Sep 2017
Gas Transmission
Valve Care Toolbox
NIA_NGGT0115
Complete
Sep 2017
May 2018
National Grid Gas Transmission
Mick Jarvis; Josh Eades (PMC); .box.GT.innovation@nationalgrid.com
Click here to send a question to the contact.
Network Innovation Allowance
None
Electricity Transmission Networks
£182,740.00
National Grid is seeking to respond to a set of valve related problems, initially thought to be caused by the widespread ingress of water into valve stem extension assemblies. This water ingress can lead to:
  • Internal corrosion of the torque tube and of the valve stem.
  • Corrosion debris fouling the lower quadrant mechanism.
  • Internal seal/flange damage.These effects can lead to failure of the valve to operate on demand having serious implications on the safe management of the National Transmission System (NTS).This water ingress is likely to come from one or more of:
  • Weather seal failure on the actuator or stem. • Rain water entry through the breather / vent cap or vent hole (where the vent plug has been removed or damaged).
  • Condensation inside the valve stem accumulating in the bottom until it fills up.
  • Through a combination of a high water table and a leaking bottom flange.
The annulus between the stem and the torque tubing, with a ready supply of water, oxygen and untreated metal, is therefore an ideal environment for corrosion to occur.

Periodic inspection is carried out on the valves every 12 months (critical infrastructure) or 24 months (noncritical). This work usually starts with closure of the valves and a vent down of the system; if the valves are passing and the pressure cannot be bled off this indicates that a valve is passing. This may be due to incomplete valve closure.

The full spectrum of valve failure scenarios that could be caused by corrosion in torque tubes is very broad. It is extremely unlikely that a single solution will be appropriate for all cases, and inconceivable that any such solution will be universally applicable. With the Valve Care Toolbox approach, there will be a number of engineering solutions available thus improving the effectiveness of the remedial actions taken.

The key objectives from this feasibility and evaluation phase will be:
1. The development the of technical valve care toolbox concepts.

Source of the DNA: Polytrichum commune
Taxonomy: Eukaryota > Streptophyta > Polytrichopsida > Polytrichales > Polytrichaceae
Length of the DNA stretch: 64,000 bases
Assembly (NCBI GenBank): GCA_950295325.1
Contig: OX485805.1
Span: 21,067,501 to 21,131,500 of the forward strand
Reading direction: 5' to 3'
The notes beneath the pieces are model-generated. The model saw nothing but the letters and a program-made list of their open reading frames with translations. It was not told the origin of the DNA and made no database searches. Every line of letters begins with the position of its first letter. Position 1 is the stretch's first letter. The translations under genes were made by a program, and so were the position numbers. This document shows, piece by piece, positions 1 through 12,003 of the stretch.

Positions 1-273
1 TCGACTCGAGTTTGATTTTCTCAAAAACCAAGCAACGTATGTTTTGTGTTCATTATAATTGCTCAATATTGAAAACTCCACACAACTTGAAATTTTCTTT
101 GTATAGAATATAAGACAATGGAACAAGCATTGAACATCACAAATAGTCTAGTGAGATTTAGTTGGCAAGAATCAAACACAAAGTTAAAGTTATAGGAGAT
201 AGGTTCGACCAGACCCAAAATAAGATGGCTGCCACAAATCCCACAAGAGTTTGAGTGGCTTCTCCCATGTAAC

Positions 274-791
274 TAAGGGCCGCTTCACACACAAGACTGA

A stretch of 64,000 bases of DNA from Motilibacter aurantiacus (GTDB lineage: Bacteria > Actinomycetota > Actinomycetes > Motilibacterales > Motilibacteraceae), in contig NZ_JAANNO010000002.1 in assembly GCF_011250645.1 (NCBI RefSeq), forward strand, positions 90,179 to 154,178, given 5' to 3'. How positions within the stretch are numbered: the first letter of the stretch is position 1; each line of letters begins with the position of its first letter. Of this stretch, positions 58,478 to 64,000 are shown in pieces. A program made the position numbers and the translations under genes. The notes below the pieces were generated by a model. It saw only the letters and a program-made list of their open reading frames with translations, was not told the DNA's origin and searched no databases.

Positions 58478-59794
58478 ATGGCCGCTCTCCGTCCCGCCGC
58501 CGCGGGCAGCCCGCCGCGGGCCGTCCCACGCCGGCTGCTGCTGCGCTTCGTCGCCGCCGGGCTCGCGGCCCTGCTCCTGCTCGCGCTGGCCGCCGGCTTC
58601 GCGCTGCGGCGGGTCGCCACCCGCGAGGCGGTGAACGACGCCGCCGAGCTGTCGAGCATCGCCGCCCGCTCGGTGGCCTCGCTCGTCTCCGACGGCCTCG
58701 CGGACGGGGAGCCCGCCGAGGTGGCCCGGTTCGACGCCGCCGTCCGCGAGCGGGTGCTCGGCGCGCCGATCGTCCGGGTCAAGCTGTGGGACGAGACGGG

2. Feasibility assessments of concepts, likely to include some prototyping and testing.
3. Validation exercise, including physical testing of key ideas/concepts/technologies.
4. Interim Reports outlining:
a. Technical Requirements of any solution to be developed.
b. Concepts hierarchy and descriptions of the individual concepts.
c. The process behind the development of the shortlist of concepts.
d. An initial assessment of the feasibility of these concepts and the technical challenges.
5. Final Report outlining:
a. Overview of full project
b. Learnings from Validation Exercise
c. Recommended ways forward and technology developments to be proposed for future phases.
 

The programme has been structured (via a Work Package (WP) Stage Gates) to ensure the respective benefits outlined below are demonstrated:

WP1: Confirm the challenges of the solution and develop a screening process to choose the most appropriate techniques to move forward.the respective benefits outlined below are demonstrated:

WP2: Provide a full view of potential solutions (idea generation) and outline a long list of solutions (initial screening).the respective benefits outlined below are demonstrated:

WP3: Carry out an Engineering Screening Process to determine the initial feasibility of the long list of solutions.the respective benefits outlined below are demonstrated:

WP4: Recommend an initial list of solutions to be taken forward with appropriate costs.the respective benefits outlined below are demonstrated:

WP5: Validate and Test initial concept ideas.